Provide Spiritual And Emotional Support To Prisoners And Their Families
Why You Should Be A Prison Minister
It isn't difficult for someone who feels a calling to be a minister of a church to do so thanks to online ministries like the Universal Life Church, and preaching to a congregation of free people is also relatively simple. Worship services meant for people who live outside the confines of prison walls are meant to provide food for thought, serve as reminders of the moral principles espoused by the denomination, and perhaps provide a little spiritual guidance. It can be a lot harder to start a prison ministry, however, as the incarcerated men and women prison ministers attend to frequently look to them for nothing less than salvation. Some elements of society like to look at convicts as the lowest, most horrible people on the planet, and America's least sympathetic denizens would rather think that they don't deserve any pity or that they are beyond saving. While it's true that many prisoners commit terrible acts to merit their presence behind locked cell doors, many of the world's myriad religions teach us that nobody is beyond saving. The "worst" of us have opportunities to turn our lives around, and even someone who will never get out of prison deserves a chance to find peace. This is why prison ministries are so important; they help those whom society have all but discarded to find solace and turn their life around. The American penal system is primarily meant to rehabilitate, after all, and there exists no greater way to save a soul than through the healing power of religion and spirituality.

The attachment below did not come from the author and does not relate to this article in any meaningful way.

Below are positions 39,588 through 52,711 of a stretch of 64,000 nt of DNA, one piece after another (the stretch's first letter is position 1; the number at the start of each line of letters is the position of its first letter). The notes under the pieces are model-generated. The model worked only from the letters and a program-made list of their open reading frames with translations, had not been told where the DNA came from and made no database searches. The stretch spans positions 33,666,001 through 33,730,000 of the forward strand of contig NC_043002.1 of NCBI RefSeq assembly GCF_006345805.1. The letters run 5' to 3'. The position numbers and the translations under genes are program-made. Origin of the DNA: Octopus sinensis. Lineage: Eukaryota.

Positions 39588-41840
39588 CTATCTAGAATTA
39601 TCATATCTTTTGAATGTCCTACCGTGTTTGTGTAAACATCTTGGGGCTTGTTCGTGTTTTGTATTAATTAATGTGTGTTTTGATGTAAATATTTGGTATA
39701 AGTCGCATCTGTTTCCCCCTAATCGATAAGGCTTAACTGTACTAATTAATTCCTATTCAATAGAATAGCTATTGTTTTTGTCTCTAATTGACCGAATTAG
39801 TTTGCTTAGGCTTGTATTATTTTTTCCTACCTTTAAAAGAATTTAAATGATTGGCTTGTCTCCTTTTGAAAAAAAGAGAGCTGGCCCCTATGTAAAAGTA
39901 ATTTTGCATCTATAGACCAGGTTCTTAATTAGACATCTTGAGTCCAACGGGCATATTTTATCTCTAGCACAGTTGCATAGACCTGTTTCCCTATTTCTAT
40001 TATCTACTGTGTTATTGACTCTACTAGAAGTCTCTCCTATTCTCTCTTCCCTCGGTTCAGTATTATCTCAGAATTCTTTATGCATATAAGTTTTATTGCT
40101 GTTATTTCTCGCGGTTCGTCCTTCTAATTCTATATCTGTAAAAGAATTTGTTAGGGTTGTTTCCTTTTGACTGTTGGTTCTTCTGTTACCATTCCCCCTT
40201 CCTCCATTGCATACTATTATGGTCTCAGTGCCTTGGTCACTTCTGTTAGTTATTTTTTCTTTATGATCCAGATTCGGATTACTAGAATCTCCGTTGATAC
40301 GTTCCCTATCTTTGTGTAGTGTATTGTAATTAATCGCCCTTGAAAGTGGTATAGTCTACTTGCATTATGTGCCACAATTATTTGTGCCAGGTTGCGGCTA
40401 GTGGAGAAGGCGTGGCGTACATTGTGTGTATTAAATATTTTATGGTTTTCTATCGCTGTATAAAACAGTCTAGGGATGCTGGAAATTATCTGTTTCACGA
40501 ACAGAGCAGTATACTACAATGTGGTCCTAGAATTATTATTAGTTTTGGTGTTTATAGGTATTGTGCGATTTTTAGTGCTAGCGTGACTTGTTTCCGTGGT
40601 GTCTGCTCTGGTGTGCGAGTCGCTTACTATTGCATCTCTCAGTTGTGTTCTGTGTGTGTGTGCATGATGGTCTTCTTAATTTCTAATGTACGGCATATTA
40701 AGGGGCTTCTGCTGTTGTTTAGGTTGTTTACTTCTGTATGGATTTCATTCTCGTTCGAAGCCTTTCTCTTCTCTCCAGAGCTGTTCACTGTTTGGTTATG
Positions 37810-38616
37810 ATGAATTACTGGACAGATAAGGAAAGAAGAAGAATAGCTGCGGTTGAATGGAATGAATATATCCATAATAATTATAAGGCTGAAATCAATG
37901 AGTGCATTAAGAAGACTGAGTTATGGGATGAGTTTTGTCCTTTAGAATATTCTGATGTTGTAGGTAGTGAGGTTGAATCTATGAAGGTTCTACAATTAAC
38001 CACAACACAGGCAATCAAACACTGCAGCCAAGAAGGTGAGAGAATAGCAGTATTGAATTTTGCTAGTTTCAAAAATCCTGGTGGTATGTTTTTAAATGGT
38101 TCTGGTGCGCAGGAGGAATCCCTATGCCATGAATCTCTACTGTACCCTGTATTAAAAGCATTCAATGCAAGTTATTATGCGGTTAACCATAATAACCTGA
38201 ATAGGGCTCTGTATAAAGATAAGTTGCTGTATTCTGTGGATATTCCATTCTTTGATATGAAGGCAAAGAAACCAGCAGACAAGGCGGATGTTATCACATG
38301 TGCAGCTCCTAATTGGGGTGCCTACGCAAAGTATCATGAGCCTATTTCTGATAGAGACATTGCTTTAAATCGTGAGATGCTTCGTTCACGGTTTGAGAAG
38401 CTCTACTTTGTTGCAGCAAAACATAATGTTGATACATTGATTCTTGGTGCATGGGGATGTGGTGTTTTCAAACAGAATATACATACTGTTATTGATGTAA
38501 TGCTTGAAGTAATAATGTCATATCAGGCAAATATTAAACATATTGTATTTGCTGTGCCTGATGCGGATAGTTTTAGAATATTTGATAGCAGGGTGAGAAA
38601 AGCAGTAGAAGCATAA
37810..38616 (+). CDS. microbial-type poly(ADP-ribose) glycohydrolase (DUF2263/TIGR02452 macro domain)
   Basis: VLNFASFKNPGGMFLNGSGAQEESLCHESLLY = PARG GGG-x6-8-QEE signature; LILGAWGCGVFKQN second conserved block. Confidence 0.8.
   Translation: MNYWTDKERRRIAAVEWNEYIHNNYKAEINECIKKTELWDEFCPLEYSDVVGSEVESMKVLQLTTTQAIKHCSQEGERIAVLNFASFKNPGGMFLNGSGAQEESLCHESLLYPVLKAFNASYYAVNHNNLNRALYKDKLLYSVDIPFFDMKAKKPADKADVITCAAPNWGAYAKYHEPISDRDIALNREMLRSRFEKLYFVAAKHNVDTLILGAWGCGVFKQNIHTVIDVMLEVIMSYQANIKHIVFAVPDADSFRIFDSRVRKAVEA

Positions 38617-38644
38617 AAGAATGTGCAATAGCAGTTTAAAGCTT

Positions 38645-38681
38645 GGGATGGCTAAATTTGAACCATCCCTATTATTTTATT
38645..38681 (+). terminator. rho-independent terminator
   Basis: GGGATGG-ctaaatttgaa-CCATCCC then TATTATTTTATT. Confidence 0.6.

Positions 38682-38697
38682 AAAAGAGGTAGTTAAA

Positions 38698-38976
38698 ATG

Services Online Ministries Provide
Many churches and other Christian organizations have prison ministry programs and opportunities for members of their congregation to volunteer at a prison. These ministers and volunteers mentor convicts or ex-convicts, hold Bible studies in prisons and help those who are reentering society after serving their sentence to find employment and otherwise put their lives back together. These programs may also work closely with other counselors to advise prisoners and ex-convicts who have had problems with drugs and alcohol or even refer them to other counseling services. All of this doesn't require a huge time commitment; most prison ministries ask for about three hours a week of their members' time to visit a prison or a jail and minister to inmates. Prison ministry work doesn't always need to be done live, either. Thanks to modern technology, online ministries have made it possible to deliver sermons, organize Bible studies or even speak to inmates entirely online.
The First Step: Get Your Online Ordination
The integral first step to becoming a prison minister is to get ordained. Fortunately, it's not as difficult to get ordained as many people believe it is as the conventional ordination process isn't the only option available to those interested in acquiring a ministers license any more. Anyone over the age of 18 with internet access and and a desire to spread the word of God can be a minister within the space of a couple of minutes. Universal Life Church ministers have had opportunities to become prison ministers for decades, starting when their parent organization was founded in the 1950s, and now thanks to online ministries like the ULC Ministries. These churches present only one of many ways in which someone can become a prison minister. If you want to start a prison ministry but are uninterested in acquiring an online ordination, we advise you speak to the pastor of your local church to learn more about how you can work as a prison minister. With luck, the church or the denomination it represents will already have an active prison ministry program in place. If they do not, feel free to petition the church to allow you to create such a program for them as most religious organizations are eager to extended a helping hand to inmates.
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